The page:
Another possible side effect of beta blockers is weight gain, though research has shown that the magnitude isn’t significant; the average amount of weight gained as a result of the medication is about 2.6 pounds. So even though any weight gain is generally unwelcome, it isn’t enough to contribute to obesity or substantially increase the likelihood of developing an obesity-related condition like heart disease or type 2 diabetes. There is also some evidence that a patient may experience minimal weight gain when first starting the medication before stabilizing after a few weeks.
When weight gain does happen, it appears to be dependent on the type of beta blocker that has been prescribed. Research shows that newer beta blockers like carvedilol (Coreg) don’t lead to weight changes as a side effect at all. Older beta blockers, on the other hand, can potentially promote weight gain in some patients; examples include atenolol (Tenormin), metoprolol (Lopressor), propranolol (Inderal), and bisoprolol (Zebeta). These earlier generation beta blockers were once primarily prescribed for high blood pressure, but as noted earlier they aren’t used in that way any longer and are prescribed less frequently in general.
For the older generation of beta blockers that can lead to weight gain, the mechanism is not entirely understood. One possible explanation is related to fatigue, another known side effect of the medication. When patients feel tired and sluggish, they may be less likely to pursue exercise and other physical activity; this can lead to a calorie surplus (taking in more calories than are expended), which results in increased fat deposits. Some research has additionally shown a connection between beta blocker use and worsening insulin resistance; this means an increase in blood sugar levels and subsequent fat deposits.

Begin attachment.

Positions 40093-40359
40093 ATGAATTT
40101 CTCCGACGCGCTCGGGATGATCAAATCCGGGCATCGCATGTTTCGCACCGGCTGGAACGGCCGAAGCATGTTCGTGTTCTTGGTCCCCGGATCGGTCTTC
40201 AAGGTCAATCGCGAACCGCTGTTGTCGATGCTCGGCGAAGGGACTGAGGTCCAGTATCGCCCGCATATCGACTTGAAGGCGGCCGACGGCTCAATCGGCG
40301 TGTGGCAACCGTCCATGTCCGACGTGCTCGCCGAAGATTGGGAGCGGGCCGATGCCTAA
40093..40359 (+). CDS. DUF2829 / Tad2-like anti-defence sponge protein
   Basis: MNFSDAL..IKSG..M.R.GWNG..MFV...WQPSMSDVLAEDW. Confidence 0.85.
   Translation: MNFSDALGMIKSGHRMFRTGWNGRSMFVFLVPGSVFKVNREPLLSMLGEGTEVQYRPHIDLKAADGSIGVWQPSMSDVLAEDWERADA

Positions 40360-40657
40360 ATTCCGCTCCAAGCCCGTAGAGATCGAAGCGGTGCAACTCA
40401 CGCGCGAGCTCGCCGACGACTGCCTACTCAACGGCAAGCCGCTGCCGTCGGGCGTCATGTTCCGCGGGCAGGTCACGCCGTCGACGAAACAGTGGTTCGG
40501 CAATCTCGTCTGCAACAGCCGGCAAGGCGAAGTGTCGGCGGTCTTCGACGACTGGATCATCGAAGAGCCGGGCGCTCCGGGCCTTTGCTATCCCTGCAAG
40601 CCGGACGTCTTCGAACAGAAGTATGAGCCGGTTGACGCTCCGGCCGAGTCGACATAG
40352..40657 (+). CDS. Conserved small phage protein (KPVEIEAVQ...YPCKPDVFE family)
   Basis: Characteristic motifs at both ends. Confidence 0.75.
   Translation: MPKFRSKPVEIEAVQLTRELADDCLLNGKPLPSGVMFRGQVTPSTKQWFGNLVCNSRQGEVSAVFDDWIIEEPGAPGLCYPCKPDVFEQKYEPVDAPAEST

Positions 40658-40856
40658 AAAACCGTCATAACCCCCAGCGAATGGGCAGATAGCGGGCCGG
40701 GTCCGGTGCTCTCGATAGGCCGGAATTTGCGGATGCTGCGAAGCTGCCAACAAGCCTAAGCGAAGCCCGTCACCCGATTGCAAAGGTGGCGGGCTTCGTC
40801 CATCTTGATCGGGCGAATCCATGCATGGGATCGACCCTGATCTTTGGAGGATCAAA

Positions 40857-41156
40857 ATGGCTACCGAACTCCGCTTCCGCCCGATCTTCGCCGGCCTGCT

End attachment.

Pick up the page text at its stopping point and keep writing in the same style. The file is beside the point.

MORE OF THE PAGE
The truth is, though, that research into the effect of beta blockers on metabolism, glucose levels, and insulin resistance is still ongoing. As noted above, studies have shown an average weight gain of 2.6 pounds, but the fact that this stabilizes for many people after a few weeks suggests something other than a change in body composition. Indeed, one of the other possible explanations for weight gain is related to fluid retention. Patients on diuretics (medication that removes fluids from the body) are often directed to stop taking them when on beta blockers; this change can then lead to an increase in body fluid content that also increases body weight.
Depending on the condition that prompted beta blockers being prescribed as the preferred treatment option, some minor weight gain and other side effects may be inevitable. Fortunately, though, there are now more options available to treat conditions like hypertension. In fact, calcium channel blockers and angiotensin-converting enzyme inhibitors (usually referred to as ACE inhibitors) have become standard treatments for hypertension that are not known to cause weight gain. For some people, then, avoiding weight gain may be as simple as talking with their doctor about switching to a new medication.
For most people, though, weight gain is a concern that can’t be explained by beta blockers. At True You Weight Loss, we understand that there are many complex factors involved in being overweight or obese. That’s why we are dedicated to offering a new approach that can bring about sustained, long-term weight loss. To learn more about True You’s highly effective non-surgical weight loss procedures, please contact us today to request a consultation. We want to help you find the freedom you’ve been looking for.